An exclusive is a wonderful thing. Being first out of the block with an exciting and timely news story is a professional triumph for a reporter -- and it also makes you feel great! I imaging that is how the two reporters at the Observer -- the Sunday edition of the Guardian -- felt on Saturday night as they saw their story on the Archbishop of Canterbury's latest attacks on the government of Prime Minister David Cameron make it to page 1 -- and above the fold too! There is just one little problem about the story. It is not an exclusive nor is it new news. Now the story is not false -- merely old. Thinking it had an exclusive on a new book, the Observer's reporters wrote as if what they had was breaking news. Unfortunately the new book is a compilation of old speeches.
How could a reputable newspaper have made such a mistake? Let me show you how, but suspend your judgment for a moment and adopt a Rowan Williams-free mind -- I know it is difficult but you must try.
The article begins:
The archbishop of Canterbury has denounced David Cameron's "big society", saying that it comes across as aspirational waffle that was "designed to conceal a deeply damaging withdrawal of the state from its responsibilities to the most vulnerable".
The outspoken attack on the prime minister's flagship policy by Rowan Williams – his strongest to date – is contained in a new book, Faith in the Public Square, that is being prepared for publication ahead of his retirement.
Passages from the book, obtained by the Observer, reflect the archbishop's deep frustration not just with the policies of Cameron's government and those of its Labour predecessors, but also with what he sees as the west's rampant materialism and unquestioning pursuit of economic growth. Williams also laments spiralling military expenditure, writing that "the adventure in Iraq and its cost in any number of ways seems to beggar the imagination".
Now this is a powerful lede. The Observer tells us it has seen an advanced copy of the archbishop's latest book and it contains an attack upon a host of government policies. In the back of my mind I seem to remember hearing "the adventure in Iraq" phrase -- but let's put that to one side for now. The next paragraph ratchets up the intensity.
But it is his suggestion that the big society – Cameron's personal vision of a more active civic society – is seen by people as a deliberate cover for plans to shrink the state that will be most controversial.
Strong stuff. The Observer has a great exclusive and can report that in his new book Dr. Williams is taking a hammer to the prime minister's "Big Society" programme for the social regeneration of Britain.
The article then quotes from the book:
Commenting on the "big society", Williams, who steps down in December after 10 years in his post, writes: "Introduced in the runup to the last election as a major political idea for the coming generation, [it] has suffered from a lack of definition about the means by which such ideals can be realised. Big society rhetoric is all too often heard by many therefore as aspirational waffle designed to conceal a deeply damaging withdrawal of the state from its responsibilities to the most vulnerable."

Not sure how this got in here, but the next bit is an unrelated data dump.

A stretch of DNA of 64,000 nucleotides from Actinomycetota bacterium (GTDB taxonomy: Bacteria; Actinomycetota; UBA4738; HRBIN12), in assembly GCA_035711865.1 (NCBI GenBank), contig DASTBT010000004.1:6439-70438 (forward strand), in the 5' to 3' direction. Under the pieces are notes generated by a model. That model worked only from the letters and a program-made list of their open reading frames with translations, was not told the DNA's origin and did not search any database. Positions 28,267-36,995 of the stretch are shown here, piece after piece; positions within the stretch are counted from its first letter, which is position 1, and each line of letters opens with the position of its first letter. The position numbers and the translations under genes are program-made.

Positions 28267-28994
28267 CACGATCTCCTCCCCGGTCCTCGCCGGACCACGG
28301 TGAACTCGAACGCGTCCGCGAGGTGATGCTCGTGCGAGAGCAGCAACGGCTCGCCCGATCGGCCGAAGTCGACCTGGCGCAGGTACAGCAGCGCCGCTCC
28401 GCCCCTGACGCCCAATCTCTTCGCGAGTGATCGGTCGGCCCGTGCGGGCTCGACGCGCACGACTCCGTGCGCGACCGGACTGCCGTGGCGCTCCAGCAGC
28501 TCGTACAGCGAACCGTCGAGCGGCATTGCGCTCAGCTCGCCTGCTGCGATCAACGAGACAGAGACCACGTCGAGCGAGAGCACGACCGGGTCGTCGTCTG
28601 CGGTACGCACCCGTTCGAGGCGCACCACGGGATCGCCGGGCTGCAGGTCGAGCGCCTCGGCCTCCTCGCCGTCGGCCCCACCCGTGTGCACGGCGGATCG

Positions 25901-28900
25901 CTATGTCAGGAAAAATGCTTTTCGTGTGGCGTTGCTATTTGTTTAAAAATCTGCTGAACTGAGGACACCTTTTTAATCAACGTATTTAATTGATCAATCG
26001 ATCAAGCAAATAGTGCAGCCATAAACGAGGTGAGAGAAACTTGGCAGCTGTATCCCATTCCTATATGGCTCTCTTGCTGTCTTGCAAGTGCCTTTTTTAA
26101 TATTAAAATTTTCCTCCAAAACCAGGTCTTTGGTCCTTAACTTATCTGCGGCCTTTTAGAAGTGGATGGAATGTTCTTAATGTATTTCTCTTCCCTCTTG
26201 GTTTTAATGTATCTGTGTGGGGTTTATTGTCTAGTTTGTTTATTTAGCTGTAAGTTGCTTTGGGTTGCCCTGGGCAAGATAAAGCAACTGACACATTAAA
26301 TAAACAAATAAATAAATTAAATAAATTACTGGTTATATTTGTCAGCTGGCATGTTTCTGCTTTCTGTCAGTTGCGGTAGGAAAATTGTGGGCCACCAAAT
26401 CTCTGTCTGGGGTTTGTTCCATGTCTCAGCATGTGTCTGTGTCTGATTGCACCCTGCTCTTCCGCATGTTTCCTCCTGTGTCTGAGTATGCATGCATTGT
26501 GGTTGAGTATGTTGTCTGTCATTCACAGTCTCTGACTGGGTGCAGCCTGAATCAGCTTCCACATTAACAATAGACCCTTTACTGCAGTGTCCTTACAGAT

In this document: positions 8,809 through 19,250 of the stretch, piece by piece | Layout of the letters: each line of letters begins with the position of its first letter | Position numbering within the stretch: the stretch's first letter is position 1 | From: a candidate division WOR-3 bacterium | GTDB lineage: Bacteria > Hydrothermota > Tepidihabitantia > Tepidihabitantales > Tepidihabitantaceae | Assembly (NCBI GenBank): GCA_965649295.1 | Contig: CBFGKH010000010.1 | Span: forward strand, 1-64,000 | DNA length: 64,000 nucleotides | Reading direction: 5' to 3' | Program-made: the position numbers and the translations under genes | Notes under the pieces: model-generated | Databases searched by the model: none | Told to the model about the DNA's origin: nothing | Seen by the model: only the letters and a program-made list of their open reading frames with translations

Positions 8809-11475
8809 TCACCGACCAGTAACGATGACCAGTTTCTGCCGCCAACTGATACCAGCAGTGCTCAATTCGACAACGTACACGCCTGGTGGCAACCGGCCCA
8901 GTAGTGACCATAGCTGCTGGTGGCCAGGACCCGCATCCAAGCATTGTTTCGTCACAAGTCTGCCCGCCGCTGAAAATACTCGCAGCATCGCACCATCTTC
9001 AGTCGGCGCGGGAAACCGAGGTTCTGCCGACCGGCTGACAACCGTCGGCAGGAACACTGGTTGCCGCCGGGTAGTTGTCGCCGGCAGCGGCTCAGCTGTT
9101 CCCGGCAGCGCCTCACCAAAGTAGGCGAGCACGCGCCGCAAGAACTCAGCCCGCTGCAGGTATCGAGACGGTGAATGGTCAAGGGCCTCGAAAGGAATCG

The Observer then tells us how important this exclusive will be.
But his valedictory work, to be released three months before he leaves office, is more strident in its criticism than anything that has come before. It is certain to cause fury in the government, which is being criticised, including from some Conservatives and Liberal Democrats, for lacking a compelling message other than the necessity of public spending cuts and austerity.
It is a funny thing, but after having read all of Dr. Williams' speeches and articles since he became Archbishop of Canterbury in 2003, his pronouncements all seem to sound alike. Perhaps it is deja vu? Maybe my close study of the archbishop's style, reading the tealeaves in the bottom of his cup these many years has left me psychic and I know in advance what Dr. Williams will say.
Or perhaps ... God forbid! Dr. Williams is repeating himself! And with the magic of Google, we can find out. A quick check through the archbishop's speeches locates the phrase "the adventure in Iraq and its cost in any number of ways seems to beggar the imagination" in a 2009 lecture in Cardiff entitled "Ethics, Economics and Global Justice." The passage attacking the "Big Society" programme can be found in the archbishops 11 March 2011 Commemoration Oration at King's College London entitled "Big Society - Small World".
Monday morning, when the archbishop's press office opened for business, it released a statement announcing the new book.
Dr Rowan Williams, the Archbishop of Canterbury, will release "Faith in the Public Square" in September. The book, published by Continuum, is a compilation of several of Archbishop Rowan’s interventions into the public discourse – often at key points in wider debate — during the ten years of his ministry as Primate.
The key word here is "compilation". The archbishop's political speeches are being reprinted in one volume -- that information appears not to have been shared with the Observer's reporters who appear to have come to Dr. Williams' writings unencumbered with any knowledge of what he has said. What was that about a valedictory work?
I need not belabor the point -- but this is sloppy reporting.